Sunday, June 29, 2008
1) The "Nugget" Approach
I will happily watch any documentary about the Mitford sisters so I started watching a repeat of HITLER'S BRITISH GIRL last week with interest. After a while it dawned on me that it had been green lit because of a single nugget of information that the programme doggedly refused to drop. Martin Bright, political editor of the New Statesman attempted to get to the truth of a rumour that Unity Mitford had Hitler's baby in an Oxfordshire rest home. Despite the fact that all the books written by and about the sisters has never raised this conjecture before, the programme makers persevered with the quest to get to the bottom of this non-existent story. Eventually Bright traced a woman whose sister worked at the home and she stated categorically that Mitford was only there because she was recovering from her suicide attempt at the declaration of war. So how did the programme end? "We will probably never know if Unity Mitford gave birth to Hitler's child...." YES WE DO! IT DIDN'T HAPPEN!! The stupid thing was the programme was so blinkered in it's determination to concentrate on this bogus story that there were two glaring omissions in the story:
1) how, while striving to show how close Unity Mitford was to Hitler, could there be no mention that Diana Mitford had married Oswald Mosley in Goebbels' living room where Hitler was a guest?
2) while attempting to suggest a conspiracy theory for Unity not being interrogated when she arrived home in January 1940 why didn't they bring up the fact that Diana was arrested and interned in Holloway 6 months afterwards until 1943?
2) The "Looky-likey" Approach
Next up was SNOWDEN & MARGARET: INSIDE A ROYAL MARRIAGE which lifted the lid on the first of the Windsor marriages to go upsy-dutch. Again it wasn't long before I realized what strand of docu I was watching - this was the kind that illustrated every anecdote from the interviewees with a soft-focus filmed insert with unnamed actors who never have any lines but who invariably dance, walk up and down stairs, walk into empty rooms, put lipstick on while staring into mirrors - usually with a tear running down their face etc. The annoying thing about this approach is:
1) why are they there at all? I can listen to what someone is saying without it being acted out for me
2) if they must be there - why not cast people who actually LOOK like the subjects - it's not like we don't know what these people looked like! For all the acting ability these unknown performers need they might as well trawl the lookalike ads in the back of The Stage - at least we would be spared the guessing game of wondering who it is that has just walked into the room until the narrator informs us that it's not Valerie Singleton but Princess Margaret.
3) The "Celebrity" Approach
The third was actually by far the best: Rupert Everett exploring the life of Sir Richard Burton in THE VICTORIAN SEX EXPLORER. The 'celebrity on celebrity' approach can sometimes be a bit ropey as it is all dependent on the presenter and if in the process of the documentary they actually reveal themselves too. Luckily Rupert Everett was an excellent choice, camera-savvy and an excellent guide to Burton's life, from translating The Kama Sutra to his growing interest in the East and his distancing from the Victorian society he was allegedly serving. Everett was on board of course to probe Burton's possible and growing homosexual leanings which he did with humour and an obvious interest. His meetings with the people Burton would have met and wrote about were also handled with a genuine interest and empathy, from the sensual Nautch dancers to the hijra eunuchs who in Burton's day held privileged court positions but who are now reduced to prostitution. He met Indian prostitutes who have to give up their children for adoption and he led some Indian nuns in a ragged rendition of "How Do You Solve A Problem Like Maria". It was a great programme, beautifully shot and of course, winningly presented.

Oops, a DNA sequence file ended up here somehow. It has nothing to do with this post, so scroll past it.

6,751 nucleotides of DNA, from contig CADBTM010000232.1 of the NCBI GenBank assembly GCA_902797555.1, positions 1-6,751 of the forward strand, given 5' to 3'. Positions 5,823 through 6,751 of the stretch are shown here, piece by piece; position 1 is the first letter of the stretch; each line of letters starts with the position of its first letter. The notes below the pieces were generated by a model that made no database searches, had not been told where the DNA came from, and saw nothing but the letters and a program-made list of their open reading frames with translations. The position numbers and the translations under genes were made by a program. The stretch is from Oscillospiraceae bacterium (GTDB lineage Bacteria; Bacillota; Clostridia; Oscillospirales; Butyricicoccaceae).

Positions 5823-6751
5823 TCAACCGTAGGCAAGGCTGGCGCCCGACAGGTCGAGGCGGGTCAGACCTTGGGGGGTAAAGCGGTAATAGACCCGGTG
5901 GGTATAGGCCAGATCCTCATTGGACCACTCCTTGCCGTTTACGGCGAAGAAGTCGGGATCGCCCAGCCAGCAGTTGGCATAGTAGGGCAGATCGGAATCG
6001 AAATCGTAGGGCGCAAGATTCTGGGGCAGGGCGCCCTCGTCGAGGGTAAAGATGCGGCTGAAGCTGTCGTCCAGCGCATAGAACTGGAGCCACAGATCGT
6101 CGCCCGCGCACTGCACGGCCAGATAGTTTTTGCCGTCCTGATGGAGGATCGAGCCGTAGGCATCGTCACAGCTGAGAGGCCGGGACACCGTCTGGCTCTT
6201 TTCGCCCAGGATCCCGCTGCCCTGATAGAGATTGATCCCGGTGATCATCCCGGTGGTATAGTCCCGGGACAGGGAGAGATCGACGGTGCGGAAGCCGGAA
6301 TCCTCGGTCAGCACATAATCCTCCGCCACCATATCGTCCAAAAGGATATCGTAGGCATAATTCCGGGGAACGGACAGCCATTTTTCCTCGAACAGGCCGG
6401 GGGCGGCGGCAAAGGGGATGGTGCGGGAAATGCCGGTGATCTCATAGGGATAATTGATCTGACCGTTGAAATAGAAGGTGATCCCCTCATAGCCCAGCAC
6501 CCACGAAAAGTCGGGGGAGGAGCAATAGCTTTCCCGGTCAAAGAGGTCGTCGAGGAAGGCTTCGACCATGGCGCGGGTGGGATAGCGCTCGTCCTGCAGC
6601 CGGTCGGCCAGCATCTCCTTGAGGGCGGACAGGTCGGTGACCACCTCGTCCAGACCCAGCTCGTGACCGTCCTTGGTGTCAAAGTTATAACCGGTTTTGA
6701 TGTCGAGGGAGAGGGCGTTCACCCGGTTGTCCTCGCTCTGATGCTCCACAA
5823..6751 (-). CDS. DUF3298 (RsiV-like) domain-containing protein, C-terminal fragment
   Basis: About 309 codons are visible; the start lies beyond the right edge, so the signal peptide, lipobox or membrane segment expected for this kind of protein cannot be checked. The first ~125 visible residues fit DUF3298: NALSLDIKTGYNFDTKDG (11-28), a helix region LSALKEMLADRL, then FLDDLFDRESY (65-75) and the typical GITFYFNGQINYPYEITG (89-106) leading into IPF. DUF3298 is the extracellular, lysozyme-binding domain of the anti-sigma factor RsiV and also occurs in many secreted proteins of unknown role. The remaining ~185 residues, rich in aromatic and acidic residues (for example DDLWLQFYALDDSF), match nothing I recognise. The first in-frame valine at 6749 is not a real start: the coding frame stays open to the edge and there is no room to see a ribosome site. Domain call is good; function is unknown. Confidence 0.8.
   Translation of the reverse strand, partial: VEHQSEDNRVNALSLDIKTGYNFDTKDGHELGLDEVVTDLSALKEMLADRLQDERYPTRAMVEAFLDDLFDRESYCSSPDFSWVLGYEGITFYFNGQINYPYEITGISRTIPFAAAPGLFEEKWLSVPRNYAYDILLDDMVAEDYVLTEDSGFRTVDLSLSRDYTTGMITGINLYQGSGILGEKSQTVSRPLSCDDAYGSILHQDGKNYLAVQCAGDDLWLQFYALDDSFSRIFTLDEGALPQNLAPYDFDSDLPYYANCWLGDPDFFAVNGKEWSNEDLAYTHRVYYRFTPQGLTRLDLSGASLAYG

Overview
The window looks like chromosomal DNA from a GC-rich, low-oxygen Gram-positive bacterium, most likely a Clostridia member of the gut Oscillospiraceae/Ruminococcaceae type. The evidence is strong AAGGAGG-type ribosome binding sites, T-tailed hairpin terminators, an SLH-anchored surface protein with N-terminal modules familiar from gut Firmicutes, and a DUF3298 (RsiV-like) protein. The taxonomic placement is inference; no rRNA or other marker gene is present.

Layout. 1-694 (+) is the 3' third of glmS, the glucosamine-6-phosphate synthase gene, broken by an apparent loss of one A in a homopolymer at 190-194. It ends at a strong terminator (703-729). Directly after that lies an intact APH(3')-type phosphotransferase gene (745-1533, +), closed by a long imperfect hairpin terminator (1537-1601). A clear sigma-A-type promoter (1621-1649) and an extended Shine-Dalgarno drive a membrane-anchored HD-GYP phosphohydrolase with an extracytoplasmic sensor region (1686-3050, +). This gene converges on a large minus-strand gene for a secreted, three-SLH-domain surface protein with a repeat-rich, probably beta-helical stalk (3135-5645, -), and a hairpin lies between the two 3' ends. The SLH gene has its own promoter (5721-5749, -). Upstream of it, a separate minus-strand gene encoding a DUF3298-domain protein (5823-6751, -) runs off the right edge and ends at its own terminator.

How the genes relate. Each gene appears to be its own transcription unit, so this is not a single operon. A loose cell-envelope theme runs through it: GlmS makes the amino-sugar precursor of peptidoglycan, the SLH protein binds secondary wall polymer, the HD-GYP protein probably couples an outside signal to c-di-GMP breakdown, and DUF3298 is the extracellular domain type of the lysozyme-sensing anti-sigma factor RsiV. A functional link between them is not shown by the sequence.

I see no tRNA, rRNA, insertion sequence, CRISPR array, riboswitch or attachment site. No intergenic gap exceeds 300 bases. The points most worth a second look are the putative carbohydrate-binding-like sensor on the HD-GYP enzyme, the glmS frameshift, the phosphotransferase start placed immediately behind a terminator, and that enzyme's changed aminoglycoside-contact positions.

Saturday, June 21, 2008
It also meant we had to miss out on seeing Yazoo at their reunion gig at Hammersmith on Thursday - although by all accounts *the* gig to be at that night was Grace Jones at the Festival Hall as part of the Meltdown curated by Massive Attack. I have never seen her perform and would dearly love to if she tours with her new album later this year.
Luckily Owen had given me the tickets for Friday's Meltdown gig - a set by reformed post-punks Gang Of Four but much more importantly the bill was shared by the mighty Tom Tom Club. It's a bit galling that Chris 'n' Tina have to be a support act but they always seem to be happy to be asked to appear over here. Andrew was free tonight so he nabbed the spare ticket and joined me, Dawn, Gareth and Ian at the Festival Hall as the excitement mounted.
This is the third time I have seen the funky funsters live and they never fail to have me smiling like The Joker and moving. Sadly the Festival Hall is hardly conducive to butt-shaking and so I wriggled in my seat impatiently among the firmly planted punters.
Chris 'n' Tina make a great backbone to the fun, their drum and bass lines lines locked down, an onstage partnership as strong as it is offstage. They were joined by their onstage singing buddies - Mystic Bowie bouncing all over the stage with dreads flying and Victoria Clamp prowling around with her sleek looks - and longtime musician colleague Bruce Martin on keyboards, so important to their sound. Also onstage was James San Giovanni. rocking a flat cap look and great guitar as well as a musician who has been with Chris and Tina all his life, their son and onstage DJ Kid Ginseng.
They delivered a fantastic set of distinctive funk/reggae/wacky hippidy-hop fusion:
"Suboceana", "Punk Lolita", "L'Elephant", "Time To Bounce", "The Man With The 4-Way Hips" (steamy with extra-added sultry), "She's Dangerous", "Genius of Love" (will never tire of this), "You Sexy Thing" (as glorious as ever), "Wordy Rappinghood" (as delirious as ever) and we even got "Take Me To The River" as an encore.
Come back soon Chris 'n' Tina... London loves you!
Wednesday, June 18, 2008
Tuesday, June 17, 2008
Born Tula Finklea - now there's a name to change from - in Texas, she joined the Ballet Russes at 13 and eventually found her way to Hollywood appearing in featured dance numbers in the 1940s.